Review: Kakadu Caravans Sanctuary III

The semi-offroad Kakadu Caravans Sanctuary III offers excellent storage, a large bathroom… and a long list of standard features. Let’s take it for a spin.


Kakadu Caravans is a brand that is gaining more and more traction in the Australian caravan market. These Australian-built vans are available in on-road, semi-offroad and offroad configurations, ranging in size from the 17ft 6in Drifter to the 22ft Mulga.

One of the flagships of the range is the Sanctuary III. And on one cold Melbourne day one early August, we hitched it up for a shakedown.

This 21ft 8in van, with its white composite aluminium cladding over a meranti timber frame, black checkerplate protection and purposeful stance on the road, seemed very promising as I hitched it up.

The owner of Kakadu Caravans, Michael Steindorf, is very proud of the Kakadu range. He has used them on his own family trips for R&D purposes and feels they more than measure up…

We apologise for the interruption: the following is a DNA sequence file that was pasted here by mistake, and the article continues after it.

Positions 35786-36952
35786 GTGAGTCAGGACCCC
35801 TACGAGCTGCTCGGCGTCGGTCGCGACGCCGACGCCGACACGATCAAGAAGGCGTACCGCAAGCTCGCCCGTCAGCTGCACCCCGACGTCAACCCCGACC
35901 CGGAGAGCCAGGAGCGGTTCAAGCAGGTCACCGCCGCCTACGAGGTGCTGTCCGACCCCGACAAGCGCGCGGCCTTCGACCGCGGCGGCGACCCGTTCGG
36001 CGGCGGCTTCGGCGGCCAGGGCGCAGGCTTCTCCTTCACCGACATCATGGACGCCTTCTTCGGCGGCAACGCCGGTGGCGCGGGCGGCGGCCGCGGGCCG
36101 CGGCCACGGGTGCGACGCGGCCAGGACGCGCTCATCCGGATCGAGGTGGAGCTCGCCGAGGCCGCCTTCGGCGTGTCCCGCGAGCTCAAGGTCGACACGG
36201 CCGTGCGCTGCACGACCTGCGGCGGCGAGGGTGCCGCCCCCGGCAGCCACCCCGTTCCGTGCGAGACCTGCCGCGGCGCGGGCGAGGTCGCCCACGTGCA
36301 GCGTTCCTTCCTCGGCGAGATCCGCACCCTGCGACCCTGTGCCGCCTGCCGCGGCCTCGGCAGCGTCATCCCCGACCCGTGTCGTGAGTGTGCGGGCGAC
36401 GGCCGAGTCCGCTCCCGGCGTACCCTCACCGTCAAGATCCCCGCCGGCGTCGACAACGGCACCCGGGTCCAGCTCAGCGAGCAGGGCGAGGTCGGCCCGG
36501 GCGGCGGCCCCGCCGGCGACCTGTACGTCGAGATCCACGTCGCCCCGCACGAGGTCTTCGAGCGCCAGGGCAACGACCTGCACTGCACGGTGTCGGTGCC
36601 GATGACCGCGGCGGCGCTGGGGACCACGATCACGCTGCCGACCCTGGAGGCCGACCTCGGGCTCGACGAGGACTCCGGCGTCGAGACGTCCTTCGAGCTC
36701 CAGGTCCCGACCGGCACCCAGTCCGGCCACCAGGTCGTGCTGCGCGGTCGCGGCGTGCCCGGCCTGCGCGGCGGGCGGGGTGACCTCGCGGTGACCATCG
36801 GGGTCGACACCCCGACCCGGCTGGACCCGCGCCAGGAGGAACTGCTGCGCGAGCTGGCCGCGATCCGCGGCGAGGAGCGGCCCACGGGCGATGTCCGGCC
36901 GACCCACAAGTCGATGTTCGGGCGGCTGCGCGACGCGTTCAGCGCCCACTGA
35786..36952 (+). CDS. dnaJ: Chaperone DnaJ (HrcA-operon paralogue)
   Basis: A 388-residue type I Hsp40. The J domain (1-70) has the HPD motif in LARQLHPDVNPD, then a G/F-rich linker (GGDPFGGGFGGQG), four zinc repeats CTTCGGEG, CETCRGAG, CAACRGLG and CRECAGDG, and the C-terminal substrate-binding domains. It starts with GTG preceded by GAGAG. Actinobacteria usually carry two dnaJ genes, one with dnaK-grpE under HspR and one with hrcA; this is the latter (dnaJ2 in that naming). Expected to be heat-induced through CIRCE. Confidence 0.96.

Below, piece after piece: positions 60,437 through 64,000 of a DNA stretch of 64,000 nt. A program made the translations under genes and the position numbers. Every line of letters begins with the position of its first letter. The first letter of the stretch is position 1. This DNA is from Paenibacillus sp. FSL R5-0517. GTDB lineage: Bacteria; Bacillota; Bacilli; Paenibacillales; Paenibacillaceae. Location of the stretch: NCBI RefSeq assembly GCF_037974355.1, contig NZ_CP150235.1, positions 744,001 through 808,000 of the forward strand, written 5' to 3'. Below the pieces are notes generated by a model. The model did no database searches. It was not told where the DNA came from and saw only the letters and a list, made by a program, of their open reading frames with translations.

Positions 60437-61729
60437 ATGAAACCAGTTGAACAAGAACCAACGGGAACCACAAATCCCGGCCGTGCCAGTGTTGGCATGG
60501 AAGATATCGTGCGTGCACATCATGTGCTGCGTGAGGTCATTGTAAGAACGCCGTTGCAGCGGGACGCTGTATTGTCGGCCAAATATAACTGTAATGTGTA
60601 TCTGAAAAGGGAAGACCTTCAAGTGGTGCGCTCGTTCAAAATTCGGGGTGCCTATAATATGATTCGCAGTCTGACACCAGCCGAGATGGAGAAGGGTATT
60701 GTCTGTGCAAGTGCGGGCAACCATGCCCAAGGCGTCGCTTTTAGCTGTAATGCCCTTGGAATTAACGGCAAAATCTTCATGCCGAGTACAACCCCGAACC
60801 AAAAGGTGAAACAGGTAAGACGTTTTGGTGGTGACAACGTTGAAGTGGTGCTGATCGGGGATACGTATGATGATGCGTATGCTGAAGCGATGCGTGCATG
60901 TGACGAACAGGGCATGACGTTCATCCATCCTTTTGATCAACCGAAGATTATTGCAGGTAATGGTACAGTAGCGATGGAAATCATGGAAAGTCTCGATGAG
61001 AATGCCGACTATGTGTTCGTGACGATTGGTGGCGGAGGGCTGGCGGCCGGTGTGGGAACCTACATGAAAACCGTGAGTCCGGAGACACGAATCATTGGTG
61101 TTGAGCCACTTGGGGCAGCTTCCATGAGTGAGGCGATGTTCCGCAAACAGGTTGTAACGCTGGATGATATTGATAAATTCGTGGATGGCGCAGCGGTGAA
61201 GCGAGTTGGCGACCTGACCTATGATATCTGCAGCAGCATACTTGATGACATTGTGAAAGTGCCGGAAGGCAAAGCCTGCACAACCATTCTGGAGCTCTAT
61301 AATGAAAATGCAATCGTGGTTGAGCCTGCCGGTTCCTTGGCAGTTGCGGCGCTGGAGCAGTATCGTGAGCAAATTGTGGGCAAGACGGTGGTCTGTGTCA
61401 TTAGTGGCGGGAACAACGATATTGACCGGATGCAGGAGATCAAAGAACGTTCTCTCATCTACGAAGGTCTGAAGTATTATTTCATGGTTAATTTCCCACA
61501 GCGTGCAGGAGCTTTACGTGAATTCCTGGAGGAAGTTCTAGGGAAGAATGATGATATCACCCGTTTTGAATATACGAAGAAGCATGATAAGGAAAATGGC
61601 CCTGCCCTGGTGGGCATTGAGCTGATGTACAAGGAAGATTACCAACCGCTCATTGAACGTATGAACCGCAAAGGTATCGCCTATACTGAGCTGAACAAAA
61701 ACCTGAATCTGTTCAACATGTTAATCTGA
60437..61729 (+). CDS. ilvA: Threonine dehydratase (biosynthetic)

Towing-wise, I felt that the Kakadu Caravans Sanctuary III behaved very well behind my Isuzu D-MAX. Hitching was straightforward, without any surprises, and it was rock-solid on the road as I towed it in strong wind.

kakadu caravansI traversed numerous grassy hills and boggy sections, and at one stage backed it into a muddy ditch. No damage – though the D-MAX spun its wheels as I tried to extricate the van. But it was nothing a little low range couldn’t fix.

The van weighs 2640kg Tare and has an ATM of 3300kg, giving it a decent payload capacity of 660kg. The unladen ball weight is 180kg. These figures seem quite reasonable for a van such as this.

It rides on 3.3-tonne-rated semi-offroad ARV suspension with single shocks and 15in alloy wheels with mud terrain rubber. It has a 6in extended A-frame and 6in main chassis members. Underneath, protected by gal sheeting, are two 95L fresh water tanks forward of the axle set, with a grey water tank mounted towards the rear. While the location of the fresh water tanks will contribute somewhat to the ball weight, it’s fair to say that this van is designed to be towed by vehicles capable of 350kg on the ball – that’s the maximum permissible ball weight of this van as well.

kakadu caravansA checkerplate storage box is mounted to the A-frame, behind two 9kg gas cylinders, and I liked that a slide-out tray suitable for a small generator had been fitted to the offside. Meanwhile, you’ll find two 100Ah deep-cycle batteries mounted to the offside chassis rail, inside a protective metal box with a checkerplate front.